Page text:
Saturday 17 May 2014

Banned Books in Nazi Germany

The German girls in our story would have been deprived of some reading material. Authors who were banned include such well-known figures as Bertolt Brecht, Charles Darwin, Albert Einstein, Friedrich Engels, Ernest Hemmingway, Erich Kästner, Franz Kafka, Helen Keller, André Malraux, Heinrich Mann, Thomas Mann, Karl Marx Rudolf Steiner, and H.G. Wells amongst many, many others.
Librarians were given a list of criteria for deciding which books should be destroyed: 

a) All writings that ridicule and belittle the state and its institutions, or that attack or question its moral foundation.
b) All writings that attack or attempt to dissolve the order of the community of the Volk and its moral foundation, specifically those against the race and biological requirements of a healthy Volk (marriage, family, etc.).
c) All writings that ridicule, belittle or besmirch the Christian religion and its institution, faith in God, or other things that are holy to the healthy sentiments of the Volk.
d) The writings of the so-called "Asphalt" literature whose characteristics are superficial witticism and a quick intellectualism. These writings may be presented with virtuoso facility, but in its relativity lacks any adherence to the values that provide the basis for the common national, moral and religious life. This literature makes no attempt to strive for these values and goals; it fancies itself in its free-floating intellectualism and thus leads to the total negation of all values and commitments (Literature of intellectual Nihilism).
(Source: Stadtbibliothek Koblenz, 1993; pp. 5-7)
Students were instructed that books and intellectual activity should be free of anything to do with Jews as shown in the following extract:
Theses Against the Un-German Spirit:
A Propaganda Campaign of the German Students' Association
(Twelve Book-burning Slogans)

as printed in the
Volkischer Beobachter, April 14, 1933 The German Students' Association (Main Office for Press and Propaganda) is conducting a propaganda campaign named "Against the un-German Spirit" between April 12 and May 10, 1933.   The Jewish mind, as it reveals itself in its unrestrained worldwide malicious agitation, and as it has already penetrated into German literature, must be eradicated together with all liberalism. However, the German Students' Association wants to do more than just voicing empty protests; they want a conscious return to values inherent in the German Volk. These values are defined here in these 12 Propositions, which will be publicly posted as of April 13:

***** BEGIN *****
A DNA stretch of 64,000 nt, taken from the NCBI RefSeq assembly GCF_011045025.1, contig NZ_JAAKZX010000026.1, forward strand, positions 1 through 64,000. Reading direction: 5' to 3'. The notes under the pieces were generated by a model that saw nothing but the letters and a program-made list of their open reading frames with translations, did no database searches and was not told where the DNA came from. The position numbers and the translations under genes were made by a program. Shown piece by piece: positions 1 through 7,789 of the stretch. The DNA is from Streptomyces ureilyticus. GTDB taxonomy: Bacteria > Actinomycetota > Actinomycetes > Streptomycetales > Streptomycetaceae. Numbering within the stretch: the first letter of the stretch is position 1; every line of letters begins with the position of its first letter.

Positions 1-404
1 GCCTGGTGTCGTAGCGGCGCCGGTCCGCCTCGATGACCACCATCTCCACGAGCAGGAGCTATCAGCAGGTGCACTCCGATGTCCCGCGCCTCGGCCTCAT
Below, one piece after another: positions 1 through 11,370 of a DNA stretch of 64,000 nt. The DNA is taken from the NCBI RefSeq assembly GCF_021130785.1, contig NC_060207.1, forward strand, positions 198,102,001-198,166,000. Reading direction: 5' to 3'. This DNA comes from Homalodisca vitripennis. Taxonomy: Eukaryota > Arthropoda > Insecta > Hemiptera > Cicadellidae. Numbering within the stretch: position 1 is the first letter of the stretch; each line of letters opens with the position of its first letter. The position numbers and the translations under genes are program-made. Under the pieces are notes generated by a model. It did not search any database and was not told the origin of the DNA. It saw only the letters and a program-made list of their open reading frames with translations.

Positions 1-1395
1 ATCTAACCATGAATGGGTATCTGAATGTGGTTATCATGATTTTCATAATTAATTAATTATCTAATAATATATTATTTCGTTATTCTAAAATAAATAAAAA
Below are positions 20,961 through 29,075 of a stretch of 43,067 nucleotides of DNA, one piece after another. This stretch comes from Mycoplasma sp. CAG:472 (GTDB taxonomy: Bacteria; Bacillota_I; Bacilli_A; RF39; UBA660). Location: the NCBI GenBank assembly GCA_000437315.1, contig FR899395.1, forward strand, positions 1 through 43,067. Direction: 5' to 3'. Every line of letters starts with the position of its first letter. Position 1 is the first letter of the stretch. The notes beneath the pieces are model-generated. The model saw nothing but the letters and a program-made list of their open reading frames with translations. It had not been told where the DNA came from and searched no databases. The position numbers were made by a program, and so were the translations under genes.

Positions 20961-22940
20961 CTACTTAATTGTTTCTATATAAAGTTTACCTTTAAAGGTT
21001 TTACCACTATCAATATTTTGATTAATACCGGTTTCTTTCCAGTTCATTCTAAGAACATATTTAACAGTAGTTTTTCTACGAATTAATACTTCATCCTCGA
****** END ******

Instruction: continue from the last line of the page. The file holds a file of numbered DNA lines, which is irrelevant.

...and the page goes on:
1.  Language and literature have their roots in the Volk. It is the German Volk's responsibility to assure that its language and literature are the pure and unadulterated expression of its Volk traditions.
2.  At present there is a chasm between literature and German tradition. This situation is a disgrace.
3.  Purity of language and literature is your responsibility. Your Volkish-ness has entrusted you with faithfully preserving your language.
4.  Our most dangerous enemy is the Jew and those who are his slaves.
5.  A Jew can only think Jewish If he writes in German, he is lying. The German who writes in German, but thinks un-German is a traitor, the student who speaks and writes un-German is, in addition, thoughtless and has abandoned his duties.
6.  We wish to eradicate lies, we want to denounce treason, we want for us students, institutions of discipline and political education, not mindlessness.
7.  We want to regard the Jew as alien and we want to respect the traditions of the Volk. Therefore, we demand of the censor: Jewish writings are to be published in Hebrew. If they appear in German, they must be identified as translations. Strongest actions against the abuse of German script. German script is only available to Germans. The un-German spirit is to be eradicated from public libraries.
8.  We demand of the German students the desire and capability for independent knowledge and decisions.
9.  We demand of German students the desire and capability to maintain the purity of the German language.
10.We demand of German students the desire and capability to overcome Jewish intellectualism and the resulting liberal decay in the German spirit.
11.We demand the selection of students and professors in accordance with their reliability and commitment to the German spirit.
12.We demand that German universities be a stronghold of the German Volk tradition and a battleground reflecting the power of the German mind.
Research should start at first principles and should not be reliant anyway on the writings of other intellectuals. This is an issue raised in C.P. Taylor’s play Good.  

Food for thought:

Are all of the proposals to librarians and by the students bad?
Why do you think they had these ideas?
Is it useful for us to read literature from other cultures? Why or why not?
Is it ever right to ban what is written?  

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